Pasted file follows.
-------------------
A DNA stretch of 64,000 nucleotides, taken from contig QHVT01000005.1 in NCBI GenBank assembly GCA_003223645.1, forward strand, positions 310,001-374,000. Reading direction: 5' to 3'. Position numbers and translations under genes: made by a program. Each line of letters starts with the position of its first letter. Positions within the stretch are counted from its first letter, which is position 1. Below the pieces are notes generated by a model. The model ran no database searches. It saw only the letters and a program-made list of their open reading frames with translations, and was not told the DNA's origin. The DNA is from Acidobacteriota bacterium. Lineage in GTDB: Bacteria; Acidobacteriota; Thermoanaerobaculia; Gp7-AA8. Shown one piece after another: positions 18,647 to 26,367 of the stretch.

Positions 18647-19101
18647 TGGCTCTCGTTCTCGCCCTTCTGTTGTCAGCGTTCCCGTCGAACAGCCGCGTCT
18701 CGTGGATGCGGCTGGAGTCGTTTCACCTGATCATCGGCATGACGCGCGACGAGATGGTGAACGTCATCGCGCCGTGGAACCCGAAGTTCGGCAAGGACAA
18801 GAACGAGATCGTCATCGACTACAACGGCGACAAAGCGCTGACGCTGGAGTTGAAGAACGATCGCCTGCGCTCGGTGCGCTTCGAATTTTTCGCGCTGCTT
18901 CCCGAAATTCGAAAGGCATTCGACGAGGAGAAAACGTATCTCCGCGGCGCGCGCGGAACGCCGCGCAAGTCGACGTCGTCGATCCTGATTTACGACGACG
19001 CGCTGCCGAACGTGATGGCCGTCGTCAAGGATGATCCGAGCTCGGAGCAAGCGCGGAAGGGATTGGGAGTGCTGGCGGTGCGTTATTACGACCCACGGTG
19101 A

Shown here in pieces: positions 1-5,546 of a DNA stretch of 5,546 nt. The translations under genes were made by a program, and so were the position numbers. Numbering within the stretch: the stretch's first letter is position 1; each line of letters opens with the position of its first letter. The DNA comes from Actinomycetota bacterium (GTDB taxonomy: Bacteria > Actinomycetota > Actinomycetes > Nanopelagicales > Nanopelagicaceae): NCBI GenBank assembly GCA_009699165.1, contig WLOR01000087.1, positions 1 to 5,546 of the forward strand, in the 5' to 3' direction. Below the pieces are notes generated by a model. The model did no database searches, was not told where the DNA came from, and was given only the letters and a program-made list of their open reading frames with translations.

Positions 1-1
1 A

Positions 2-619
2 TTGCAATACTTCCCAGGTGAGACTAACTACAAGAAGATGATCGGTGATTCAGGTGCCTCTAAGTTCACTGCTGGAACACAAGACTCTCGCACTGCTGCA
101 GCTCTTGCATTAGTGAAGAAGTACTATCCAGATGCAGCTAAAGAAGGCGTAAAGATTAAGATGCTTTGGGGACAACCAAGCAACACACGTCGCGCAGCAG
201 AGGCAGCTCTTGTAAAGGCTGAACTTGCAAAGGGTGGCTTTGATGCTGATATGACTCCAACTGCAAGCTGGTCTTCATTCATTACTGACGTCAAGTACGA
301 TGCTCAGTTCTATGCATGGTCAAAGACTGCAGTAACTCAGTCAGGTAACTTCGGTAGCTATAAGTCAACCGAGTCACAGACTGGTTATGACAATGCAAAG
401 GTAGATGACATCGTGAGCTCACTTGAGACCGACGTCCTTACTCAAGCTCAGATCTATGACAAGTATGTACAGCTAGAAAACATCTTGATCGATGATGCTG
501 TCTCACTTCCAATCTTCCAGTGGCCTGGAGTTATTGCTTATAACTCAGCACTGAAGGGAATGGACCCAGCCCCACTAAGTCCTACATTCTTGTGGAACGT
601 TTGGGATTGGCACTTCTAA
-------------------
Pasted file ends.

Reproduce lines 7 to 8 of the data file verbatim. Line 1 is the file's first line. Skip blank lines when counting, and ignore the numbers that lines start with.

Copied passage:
19001 CGCTGCCGAACGTGATGGCCGTCGTCAAGGATGATCCGAGCTCGGAGCAAGCGCGGAAGGGATTGGGAGTGCTGGCGGTGCGTTATTACGACCCACGGTG
19101 A